This is a new team really led by the three Mahers. Pádraic and Brendan were excellent while Ronan was outstanding. He’s not a big man but he is a real man. I really like his style. He is combative and assertive but Ronan has that Tipp class and savvy about him too which marks him apart.

Everybody is right to be critical of Cork but Tipp bossed the game from the first minute. They wanted to transmit a new message. These players have been hugely maligned in the last few years because they haven’t won an All-Ireland since 2010 but it’s easy to forget how close they have been. HawkEye denied them an All-Ireland in 2014. They were Munster champions last year. Tipp lost the game of the year to Galway. They haven’t got it done but if they don’t get it done this year, the team which beats them will.

Munster championship has to be about more than yesterday’s turn-off

It was another disappointing contest. The goalkeepers were redundant. Seamus Callanan had one half chance late on but there was never a threat of a goal. Much of that is down to the effect and impact of the sweeper but I think the GAA really need to look at this now. Tipp got some great scores but there was no joy in the game yesterday. There was no entertainment value. Teams and managers aren’t there to entertain but it was the same on Saturday night in Dublin’s win against Wexford at Croke Park and I think people are going to start voting with their feet.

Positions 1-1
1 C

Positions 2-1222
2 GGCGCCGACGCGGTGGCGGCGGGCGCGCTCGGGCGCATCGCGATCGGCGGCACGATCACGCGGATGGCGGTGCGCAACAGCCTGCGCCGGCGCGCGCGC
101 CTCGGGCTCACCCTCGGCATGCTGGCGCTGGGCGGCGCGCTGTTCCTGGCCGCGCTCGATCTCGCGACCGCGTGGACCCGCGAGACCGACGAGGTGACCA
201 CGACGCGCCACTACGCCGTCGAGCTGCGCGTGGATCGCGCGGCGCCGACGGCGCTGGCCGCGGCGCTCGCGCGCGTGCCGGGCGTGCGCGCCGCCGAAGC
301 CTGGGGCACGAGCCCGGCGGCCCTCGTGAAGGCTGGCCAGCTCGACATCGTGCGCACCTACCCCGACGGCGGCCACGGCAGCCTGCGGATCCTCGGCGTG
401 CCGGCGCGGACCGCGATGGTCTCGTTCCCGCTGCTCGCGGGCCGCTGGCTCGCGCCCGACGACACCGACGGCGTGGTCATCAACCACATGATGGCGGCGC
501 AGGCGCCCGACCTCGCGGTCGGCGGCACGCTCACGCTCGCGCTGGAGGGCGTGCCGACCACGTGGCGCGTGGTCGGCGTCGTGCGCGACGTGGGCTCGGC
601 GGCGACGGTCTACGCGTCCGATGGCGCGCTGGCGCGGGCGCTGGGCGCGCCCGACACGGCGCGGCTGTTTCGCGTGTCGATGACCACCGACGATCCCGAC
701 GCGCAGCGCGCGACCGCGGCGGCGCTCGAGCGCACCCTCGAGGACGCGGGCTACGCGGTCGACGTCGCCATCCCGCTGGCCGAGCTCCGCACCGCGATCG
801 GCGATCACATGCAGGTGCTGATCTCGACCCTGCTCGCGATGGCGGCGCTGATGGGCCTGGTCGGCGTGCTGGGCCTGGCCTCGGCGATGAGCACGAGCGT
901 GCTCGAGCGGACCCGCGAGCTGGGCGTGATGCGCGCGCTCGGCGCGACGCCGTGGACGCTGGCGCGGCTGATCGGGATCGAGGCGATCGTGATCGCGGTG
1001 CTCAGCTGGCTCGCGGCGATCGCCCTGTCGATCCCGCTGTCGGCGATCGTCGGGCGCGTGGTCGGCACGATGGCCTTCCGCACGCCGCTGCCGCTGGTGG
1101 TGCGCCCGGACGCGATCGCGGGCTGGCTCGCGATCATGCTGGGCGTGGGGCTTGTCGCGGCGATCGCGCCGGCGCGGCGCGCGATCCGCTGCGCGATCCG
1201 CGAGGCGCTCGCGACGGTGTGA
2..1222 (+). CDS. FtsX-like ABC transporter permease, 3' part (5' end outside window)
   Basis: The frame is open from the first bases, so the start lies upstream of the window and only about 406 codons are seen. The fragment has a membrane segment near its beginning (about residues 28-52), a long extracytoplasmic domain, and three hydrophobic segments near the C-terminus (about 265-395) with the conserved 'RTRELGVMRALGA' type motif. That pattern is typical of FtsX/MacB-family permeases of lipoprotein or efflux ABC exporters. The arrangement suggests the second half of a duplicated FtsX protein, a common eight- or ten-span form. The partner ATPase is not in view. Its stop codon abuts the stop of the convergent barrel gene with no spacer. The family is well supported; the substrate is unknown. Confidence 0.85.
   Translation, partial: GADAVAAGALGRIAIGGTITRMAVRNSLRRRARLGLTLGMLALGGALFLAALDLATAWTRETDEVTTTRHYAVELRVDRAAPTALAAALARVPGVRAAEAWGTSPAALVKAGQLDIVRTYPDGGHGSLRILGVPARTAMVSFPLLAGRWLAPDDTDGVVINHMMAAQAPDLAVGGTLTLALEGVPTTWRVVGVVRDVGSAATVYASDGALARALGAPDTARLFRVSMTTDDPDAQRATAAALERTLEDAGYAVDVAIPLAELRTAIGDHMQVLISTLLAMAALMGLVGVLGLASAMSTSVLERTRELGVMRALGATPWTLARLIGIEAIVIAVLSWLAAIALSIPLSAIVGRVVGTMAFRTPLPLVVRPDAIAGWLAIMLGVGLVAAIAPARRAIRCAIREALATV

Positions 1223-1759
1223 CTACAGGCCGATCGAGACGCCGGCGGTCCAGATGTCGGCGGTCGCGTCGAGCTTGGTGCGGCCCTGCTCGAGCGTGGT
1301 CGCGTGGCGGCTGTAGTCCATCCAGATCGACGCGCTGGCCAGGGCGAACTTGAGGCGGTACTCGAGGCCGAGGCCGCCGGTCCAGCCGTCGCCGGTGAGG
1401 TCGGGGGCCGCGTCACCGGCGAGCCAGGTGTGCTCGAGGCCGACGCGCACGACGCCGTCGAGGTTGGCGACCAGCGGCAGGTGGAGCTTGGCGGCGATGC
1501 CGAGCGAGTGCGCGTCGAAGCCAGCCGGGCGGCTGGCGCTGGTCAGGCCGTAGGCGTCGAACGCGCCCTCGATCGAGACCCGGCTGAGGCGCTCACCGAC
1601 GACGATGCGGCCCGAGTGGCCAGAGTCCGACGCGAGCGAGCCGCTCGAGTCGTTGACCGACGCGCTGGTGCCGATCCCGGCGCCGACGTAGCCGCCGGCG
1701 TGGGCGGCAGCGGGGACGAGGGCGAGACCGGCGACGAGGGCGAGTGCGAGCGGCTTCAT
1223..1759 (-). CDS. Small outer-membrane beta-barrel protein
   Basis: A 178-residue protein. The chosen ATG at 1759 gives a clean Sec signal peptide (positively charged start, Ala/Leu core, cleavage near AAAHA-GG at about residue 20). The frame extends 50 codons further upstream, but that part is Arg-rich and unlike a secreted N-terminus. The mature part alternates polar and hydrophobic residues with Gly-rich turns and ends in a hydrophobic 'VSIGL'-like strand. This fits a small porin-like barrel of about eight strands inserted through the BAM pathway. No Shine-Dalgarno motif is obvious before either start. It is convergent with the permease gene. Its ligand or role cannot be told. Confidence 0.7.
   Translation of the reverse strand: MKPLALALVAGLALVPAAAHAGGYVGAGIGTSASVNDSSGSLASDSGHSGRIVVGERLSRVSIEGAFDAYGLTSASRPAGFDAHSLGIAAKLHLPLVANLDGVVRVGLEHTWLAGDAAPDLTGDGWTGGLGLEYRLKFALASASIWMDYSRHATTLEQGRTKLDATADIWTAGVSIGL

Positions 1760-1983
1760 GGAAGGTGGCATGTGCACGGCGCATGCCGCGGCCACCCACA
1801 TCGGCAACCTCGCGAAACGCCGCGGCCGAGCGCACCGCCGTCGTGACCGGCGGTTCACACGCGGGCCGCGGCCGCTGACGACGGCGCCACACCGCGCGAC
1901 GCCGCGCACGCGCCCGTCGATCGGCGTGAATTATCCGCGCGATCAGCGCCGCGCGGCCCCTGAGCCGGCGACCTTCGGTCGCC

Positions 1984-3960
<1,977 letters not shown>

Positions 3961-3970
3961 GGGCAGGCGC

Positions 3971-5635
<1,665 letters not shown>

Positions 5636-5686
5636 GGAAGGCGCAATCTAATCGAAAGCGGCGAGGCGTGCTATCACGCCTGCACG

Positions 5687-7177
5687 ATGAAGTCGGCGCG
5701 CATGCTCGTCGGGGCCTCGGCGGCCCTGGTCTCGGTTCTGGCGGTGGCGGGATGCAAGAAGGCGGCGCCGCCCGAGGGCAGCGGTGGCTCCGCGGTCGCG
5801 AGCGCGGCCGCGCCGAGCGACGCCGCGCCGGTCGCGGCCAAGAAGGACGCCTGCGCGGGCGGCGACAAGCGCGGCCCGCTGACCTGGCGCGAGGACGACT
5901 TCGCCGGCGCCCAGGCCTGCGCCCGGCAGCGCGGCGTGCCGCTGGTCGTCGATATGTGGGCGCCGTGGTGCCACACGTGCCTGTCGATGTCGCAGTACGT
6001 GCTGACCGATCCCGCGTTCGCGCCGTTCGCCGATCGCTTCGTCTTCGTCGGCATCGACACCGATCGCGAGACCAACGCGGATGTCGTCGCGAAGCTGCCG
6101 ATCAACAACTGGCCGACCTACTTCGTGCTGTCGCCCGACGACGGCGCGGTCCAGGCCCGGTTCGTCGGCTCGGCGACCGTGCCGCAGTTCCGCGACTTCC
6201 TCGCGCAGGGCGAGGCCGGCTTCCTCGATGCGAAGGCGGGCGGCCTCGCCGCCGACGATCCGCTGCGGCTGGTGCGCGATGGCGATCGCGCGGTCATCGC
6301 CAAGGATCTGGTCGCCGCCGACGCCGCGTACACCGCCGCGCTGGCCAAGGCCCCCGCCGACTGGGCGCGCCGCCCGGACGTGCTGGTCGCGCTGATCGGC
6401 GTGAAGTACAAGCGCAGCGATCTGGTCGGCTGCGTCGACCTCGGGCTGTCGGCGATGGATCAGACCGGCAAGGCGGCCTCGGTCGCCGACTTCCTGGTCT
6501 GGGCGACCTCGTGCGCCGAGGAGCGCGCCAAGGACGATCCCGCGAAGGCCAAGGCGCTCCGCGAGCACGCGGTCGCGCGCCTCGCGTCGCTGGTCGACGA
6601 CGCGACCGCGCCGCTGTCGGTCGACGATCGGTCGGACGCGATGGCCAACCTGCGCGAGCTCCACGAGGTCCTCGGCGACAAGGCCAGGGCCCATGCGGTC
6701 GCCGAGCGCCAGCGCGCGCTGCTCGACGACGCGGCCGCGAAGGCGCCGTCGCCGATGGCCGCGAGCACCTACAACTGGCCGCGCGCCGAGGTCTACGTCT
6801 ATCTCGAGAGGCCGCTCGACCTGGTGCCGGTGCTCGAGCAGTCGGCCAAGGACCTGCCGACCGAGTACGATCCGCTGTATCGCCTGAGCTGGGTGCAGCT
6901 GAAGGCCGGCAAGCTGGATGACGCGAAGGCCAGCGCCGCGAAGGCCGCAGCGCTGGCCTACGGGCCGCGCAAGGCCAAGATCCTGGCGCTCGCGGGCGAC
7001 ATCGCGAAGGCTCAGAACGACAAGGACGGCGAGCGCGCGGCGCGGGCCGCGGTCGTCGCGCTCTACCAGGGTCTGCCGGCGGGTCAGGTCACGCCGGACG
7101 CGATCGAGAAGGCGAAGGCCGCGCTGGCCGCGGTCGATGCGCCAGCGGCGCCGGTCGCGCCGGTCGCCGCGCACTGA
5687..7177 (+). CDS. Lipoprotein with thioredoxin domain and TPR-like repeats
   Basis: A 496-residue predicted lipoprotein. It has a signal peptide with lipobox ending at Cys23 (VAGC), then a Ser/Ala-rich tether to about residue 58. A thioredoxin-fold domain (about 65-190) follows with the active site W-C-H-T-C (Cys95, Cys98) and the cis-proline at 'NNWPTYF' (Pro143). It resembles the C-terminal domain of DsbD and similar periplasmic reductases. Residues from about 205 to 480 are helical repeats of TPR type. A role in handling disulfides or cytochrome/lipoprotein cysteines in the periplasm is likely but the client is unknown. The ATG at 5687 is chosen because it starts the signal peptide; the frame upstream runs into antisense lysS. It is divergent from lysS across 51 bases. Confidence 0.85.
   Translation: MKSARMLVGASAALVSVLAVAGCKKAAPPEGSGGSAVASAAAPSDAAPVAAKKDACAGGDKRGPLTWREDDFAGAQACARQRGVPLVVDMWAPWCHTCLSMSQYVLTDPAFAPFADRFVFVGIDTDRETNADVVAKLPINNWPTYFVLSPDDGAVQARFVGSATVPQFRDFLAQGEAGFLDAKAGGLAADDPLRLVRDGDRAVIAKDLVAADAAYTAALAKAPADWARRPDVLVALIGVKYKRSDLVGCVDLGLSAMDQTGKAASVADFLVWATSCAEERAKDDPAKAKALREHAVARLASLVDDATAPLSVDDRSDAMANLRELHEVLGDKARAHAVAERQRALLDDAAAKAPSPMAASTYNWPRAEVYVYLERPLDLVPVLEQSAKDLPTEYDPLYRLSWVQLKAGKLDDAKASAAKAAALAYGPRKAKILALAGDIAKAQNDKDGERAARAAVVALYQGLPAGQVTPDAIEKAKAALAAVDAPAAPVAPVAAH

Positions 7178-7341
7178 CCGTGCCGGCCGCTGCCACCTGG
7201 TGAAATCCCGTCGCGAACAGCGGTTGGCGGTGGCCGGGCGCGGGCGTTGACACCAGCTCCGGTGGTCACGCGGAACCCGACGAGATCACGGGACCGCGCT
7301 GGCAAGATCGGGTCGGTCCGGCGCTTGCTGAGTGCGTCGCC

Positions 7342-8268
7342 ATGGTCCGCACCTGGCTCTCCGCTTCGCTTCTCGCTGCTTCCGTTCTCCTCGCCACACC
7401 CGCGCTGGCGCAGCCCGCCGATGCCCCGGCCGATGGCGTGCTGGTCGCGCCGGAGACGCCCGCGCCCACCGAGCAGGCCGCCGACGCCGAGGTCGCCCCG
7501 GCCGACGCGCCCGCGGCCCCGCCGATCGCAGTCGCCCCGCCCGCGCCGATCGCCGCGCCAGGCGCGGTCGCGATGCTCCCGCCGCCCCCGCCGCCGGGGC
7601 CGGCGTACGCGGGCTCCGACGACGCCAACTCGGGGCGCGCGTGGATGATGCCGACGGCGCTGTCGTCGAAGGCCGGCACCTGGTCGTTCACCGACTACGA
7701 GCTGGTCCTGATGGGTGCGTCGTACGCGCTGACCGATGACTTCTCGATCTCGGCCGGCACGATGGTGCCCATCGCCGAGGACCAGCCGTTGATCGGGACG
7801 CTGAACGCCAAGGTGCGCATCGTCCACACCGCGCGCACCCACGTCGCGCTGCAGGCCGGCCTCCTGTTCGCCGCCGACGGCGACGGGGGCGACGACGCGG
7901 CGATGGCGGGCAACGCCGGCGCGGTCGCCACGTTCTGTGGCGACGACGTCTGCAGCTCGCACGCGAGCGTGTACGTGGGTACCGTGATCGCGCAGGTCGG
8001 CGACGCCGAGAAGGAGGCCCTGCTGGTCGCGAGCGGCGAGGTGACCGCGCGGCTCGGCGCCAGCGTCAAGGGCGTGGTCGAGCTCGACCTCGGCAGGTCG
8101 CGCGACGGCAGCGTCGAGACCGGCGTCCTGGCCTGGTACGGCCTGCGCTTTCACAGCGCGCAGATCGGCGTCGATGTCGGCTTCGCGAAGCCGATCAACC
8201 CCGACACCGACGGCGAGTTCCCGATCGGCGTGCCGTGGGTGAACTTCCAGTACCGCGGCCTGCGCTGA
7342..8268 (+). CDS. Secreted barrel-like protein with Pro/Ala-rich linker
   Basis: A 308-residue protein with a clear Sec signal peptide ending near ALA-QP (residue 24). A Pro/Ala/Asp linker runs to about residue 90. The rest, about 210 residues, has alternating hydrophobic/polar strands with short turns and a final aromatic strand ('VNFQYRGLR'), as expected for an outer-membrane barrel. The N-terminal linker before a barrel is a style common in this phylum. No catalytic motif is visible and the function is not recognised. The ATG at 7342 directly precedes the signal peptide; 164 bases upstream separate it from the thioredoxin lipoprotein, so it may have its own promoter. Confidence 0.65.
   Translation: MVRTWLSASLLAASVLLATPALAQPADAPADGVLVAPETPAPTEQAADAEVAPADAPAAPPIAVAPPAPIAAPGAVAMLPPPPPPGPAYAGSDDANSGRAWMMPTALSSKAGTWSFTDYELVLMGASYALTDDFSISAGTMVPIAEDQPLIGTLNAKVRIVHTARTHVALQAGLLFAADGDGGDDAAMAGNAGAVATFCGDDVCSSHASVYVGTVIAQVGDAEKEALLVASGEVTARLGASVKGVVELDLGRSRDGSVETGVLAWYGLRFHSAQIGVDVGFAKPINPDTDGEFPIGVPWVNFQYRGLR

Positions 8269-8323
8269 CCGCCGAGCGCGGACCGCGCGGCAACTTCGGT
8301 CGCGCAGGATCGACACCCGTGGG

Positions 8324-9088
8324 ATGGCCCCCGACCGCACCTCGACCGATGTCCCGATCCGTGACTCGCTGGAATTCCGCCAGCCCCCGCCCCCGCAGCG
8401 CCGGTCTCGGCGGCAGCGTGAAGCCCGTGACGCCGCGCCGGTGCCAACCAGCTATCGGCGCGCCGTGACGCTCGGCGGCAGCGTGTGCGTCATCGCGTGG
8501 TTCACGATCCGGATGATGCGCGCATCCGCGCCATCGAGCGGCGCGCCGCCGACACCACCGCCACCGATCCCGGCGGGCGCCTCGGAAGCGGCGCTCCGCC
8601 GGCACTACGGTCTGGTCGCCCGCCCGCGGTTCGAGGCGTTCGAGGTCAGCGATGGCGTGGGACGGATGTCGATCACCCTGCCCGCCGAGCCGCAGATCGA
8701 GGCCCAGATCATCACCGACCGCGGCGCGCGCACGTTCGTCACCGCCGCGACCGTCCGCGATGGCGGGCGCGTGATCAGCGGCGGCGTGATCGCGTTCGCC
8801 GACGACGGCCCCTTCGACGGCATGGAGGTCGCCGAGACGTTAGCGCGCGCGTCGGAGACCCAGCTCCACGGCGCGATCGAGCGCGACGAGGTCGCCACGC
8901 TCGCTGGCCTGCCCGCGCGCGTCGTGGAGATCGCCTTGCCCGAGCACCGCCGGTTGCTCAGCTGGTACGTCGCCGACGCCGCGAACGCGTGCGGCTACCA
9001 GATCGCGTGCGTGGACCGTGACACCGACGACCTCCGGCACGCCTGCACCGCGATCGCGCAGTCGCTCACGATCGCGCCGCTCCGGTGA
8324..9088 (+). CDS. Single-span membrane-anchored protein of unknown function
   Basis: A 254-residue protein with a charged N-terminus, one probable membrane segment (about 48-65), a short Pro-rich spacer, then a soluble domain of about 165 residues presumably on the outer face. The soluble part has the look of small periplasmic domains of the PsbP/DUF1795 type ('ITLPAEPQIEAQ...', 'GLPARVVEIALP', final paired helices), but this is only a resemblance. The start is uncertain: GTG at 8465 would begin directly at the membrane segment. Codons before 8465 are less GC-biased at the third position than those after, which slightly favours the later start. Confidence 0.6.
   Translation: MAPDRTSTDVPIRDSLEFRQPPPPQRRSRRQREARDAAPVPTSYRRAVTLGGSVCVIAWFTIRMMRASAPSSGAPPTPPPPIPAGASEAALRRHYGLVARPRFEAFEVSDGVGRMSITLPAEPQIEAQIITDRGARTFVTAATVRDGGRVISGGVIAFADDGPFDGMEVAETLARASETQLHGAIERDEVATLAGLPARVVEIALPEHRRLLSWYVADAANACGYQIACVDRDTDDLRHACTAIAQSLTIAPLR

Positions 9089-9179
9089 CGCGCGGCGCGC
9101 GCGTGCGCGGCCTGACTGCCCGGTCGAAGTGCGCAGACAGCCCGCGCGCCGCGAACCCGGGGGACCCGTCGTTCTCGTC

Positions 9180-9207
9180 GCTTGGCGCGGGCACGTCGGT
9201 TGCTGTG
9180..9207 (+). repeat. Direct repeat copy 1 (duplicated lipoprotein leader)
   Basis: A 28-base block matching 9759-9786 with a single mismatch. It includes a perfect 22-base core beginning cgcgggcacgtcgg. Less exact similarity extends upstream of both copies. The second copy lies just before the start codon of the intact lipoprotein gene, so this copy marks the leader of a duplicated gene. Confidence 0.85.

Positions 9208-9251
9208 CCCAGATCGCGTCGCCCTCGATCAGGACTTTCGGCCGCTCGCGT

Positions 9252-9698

I know nothing is going to change this year from a rules perspective but is it time to force goalkeepers to puck the ball beyond the ’45? At the moment it is just too easy to give it to a corner-back and for everyone to funnel back behind the ball. The build up play is frustrating the hell out of supporters. High fielding is gone. I only heard the Kinnane Stand really rattling twice yesterday; one was when a schemozzle started between Cathal Barrett and Bill Cooper when the ball was there to be won just between them. The second was when Tipp looked to be through for a goal and Barry Kelly whistled it back. That little sniff of a goal was like putting smelling salts under the nostrils of a crowd that was beginning to doze off.

The Munster championship has to be about more than what we saw yesterday. I know the conditions were a big factor but looking at James Mcgrath as the linesman nearly encapsulated the day for me. He was freezing cold. His shoulders were hunched. He looked like he was at a Munster league match in mid January, only interested in getting the hell out of there. Forget about the weather — there was no energy or heat coming from the pitch to warm him up.

If you had that rule change, it’s unlikely keeper’s would chance hitting the ball 46 or 47 yards. They would have to go longer. It would force your own forwards to be under the ball. It would move the play higher up the field. Lookit, I don’t want to sound like I’m being anti-Derek McGrath or Davy Fitz here. I love tactics. The modern game fascinates me. But something has to be done to alter what, to me, is a worrying trend. Teams need to be more gung-ho. I know Kilkenny have dictated much of the modern agenda but have the All-Ireland champions that good of a side now where other teams can’t just say, ‘Right, let’s take these boys on’.